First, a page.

- Family Gelidaceae
- Gelidium amansii, G. corneum
- Agar-Agar, Agar Weed, Japanese/Chinese Isinglass, Red Algae
- None listed
This perennial seaweed grows up to three feet long, comprising of reddish-brown, translucent, multibranched ribbons and fronds, called thalli (singular thallus), that sprout from a permanent base every year. The thallus is cylindrical or flattened, subdivided, and tough. The plant produces spherical fruit late in the autumn or early winter. Indigenous to the Pacific coasts of Japan and China, Sri Lanka, it also grows along the South African coasts to a depth of 100 feet below sea level.
Commercial harvesters rake the plants from the banks and rocks. The refining of it is a complex process. After cleaning, it is boiled with sulphuric acid, which yields agar, a thick gummy liquid. This is set to form a jelly, which is colorless and tasteless and capable of absorbing 200 times its volume of water. The final product is cut into thin strips, dried, and stored in a cool place to prevent the growth of mold. The strips are then ground into a fine powder. About 6,500 tons of agar are processed each year.
Agar is a common food thickening agent, but it is used mostly in scientific research as a culture medium for growing micro-organisms in petri dishes.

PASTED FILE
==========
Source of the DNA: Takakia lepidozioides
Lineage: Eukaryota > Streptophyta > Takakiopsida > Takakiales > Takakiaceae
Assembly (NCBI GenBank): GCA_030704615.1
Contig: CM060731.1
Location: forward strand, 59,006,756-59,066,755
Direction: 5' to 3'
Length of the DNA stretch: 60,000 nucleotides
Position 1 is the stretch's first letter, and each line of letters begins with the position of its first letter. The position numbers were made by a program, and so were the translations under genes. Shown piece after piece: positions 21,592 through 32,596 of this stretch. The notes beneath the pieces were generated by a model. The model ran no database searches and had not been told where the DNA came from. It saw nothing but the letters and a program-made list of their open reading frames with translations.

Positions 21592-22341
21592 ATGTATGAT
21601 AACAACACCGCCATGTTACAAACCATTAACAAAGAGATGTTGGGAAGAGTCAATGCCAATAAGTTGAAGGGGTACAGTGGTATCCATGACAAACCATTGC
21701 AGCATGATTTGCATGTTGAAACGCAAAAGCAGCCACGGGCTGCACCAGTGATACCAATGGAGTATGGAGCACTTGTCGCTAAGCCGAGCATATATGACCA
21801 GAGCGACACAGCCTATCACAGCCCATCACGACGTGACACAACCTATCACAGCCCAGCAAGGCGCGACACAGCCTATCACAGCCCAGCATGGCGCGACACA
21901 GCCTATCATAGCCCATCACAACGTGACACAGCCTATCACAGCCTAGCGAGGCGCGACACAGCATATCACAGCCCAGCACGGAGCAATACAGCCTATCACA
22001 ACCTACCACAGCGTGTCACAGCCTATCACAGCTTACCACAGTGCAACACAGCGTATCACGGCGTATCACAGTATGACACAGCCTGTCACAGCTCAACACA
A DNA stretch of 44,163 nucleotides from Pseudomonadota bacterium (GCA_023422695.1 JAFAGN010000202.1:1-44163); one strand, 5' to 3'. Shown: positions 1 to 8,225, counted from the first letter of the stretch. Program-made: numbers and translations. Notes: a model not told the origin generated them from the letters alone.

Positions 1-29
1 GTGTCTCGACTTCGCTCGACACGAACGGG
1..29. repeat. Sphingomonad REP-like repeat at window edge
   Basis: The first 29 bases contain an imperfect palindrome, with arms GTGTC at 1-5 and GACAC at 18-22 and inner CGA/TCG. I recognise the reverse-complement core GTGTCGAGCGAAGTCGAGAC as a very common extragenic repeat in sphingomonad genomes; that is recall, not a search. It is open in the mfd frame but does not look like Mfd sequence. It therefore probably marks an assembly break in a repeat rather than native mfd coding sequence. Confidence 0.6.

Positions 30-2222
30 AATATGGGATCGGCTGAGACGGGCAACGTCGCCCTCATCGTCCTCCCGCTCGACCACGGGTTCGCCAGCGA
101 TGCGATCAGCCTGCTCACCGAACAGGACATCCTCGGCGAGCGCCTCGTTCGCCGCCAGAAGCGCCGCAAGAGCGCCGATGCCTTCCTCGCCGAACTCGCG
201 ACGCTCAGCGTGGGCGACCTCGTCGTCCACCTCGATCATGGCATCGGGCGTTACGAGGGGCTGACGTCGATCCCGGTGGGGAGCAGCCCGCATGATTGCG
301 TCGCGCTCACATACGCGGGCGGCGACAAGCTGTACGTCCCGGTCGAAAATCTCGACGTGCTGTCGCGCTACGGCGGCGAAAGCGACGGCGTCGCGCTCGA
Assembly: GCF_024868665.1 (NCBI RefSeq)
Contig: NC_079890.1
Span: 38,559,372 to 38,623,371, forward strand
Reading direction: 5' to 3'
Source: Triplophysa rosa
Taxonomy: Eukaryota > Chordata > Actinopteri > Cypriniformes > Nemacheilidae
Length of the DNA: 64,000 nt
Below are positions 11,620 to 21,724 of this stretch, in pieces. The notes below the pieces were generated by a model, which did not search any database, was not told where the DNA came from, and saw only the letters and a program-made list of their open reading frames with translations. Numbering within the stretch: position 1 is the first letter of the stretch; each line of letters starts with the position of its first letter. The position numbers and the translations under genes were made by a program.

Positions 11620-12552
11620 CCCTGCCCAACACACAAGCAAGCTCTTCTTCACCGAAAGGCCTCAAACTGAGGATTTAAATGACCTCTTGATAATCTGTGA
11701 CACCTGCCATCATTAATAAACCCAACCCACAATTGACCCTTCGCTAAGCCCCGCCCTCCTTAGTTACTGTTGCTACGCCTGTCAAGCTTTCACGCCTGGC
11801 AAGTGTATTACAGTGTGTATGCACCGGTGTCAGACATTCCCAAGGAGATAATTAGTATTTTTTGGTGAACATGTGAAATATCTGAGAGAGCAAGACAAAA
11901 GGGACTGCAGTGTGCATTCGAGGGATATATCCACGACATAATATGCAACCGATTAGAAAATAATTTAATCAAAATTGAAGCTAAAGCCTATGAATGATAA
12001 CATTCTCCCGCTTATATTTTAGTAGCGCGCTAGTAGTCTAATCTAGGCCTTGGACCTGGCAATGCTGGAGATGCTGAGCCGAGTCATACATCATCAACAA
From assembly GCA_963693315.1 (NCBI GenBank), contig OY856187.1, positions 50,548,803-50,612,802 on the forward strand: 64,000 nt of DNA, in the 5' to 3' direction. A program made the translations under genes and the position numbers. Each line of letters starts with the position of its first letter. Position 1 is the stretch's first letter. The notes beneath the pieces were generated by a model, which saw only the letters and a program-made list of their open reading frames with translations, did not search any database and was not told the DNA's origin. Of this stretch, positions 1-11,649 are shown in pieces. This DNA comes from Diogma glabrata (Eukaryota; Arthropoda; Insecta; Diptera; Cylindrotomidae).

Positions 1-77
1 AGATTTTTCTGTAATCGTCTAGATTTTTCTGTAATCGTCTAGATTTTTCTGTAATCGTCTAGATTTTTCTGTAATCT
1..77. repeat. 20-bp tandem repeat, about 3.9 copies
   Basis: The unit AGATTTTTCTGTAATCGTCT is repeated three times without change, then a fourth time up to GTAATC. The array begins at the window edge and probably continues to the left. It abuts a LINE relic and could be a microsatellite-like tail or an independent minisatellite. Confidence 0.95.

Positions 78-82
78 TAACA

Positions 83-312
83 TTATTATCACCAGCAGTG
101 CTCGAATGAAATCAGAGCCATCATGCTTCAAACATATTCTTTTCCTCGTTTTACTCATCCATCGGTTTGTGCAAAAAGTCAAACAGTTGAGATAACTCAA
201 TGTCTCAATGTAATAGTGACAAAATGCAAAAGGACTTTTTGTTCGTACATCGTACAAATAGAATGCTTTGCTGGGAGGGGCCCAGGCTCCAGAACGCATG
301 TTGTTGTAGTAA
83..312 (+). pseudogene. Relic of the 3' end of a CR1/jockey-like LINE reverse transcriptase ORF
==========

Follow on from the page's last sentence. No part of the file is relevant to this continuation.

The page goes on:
The Japanese name kanten means “cold weather,” referring to the fact that the seaweed is harvested in the winter months. Freezing and thawing are necessary for the manufacturing process.
- bulk laxative
- polysaccharides (mainly agarose and agaropectine [up to 90%])
- The gelatinous extract, known as Agar
- The polysaccharides are very mucilaginous, making it a good bulk laxative.
Like most seaweeds and their derivatives, agar is nutritious, containing large amounts of mucilage which absorbs water in the intestines and swells. This stimulates bowel activity, without purging, causing the subsequent elimination of feces.
The powder is used to make a jelly that is given to the sick and infirm for its highly digestible protein.
Although G. amansii is the main agar-producing species, there are other closely related species found around the world used as alternative sources. One is G. cartilagineum, found on the Pacific coast of North America.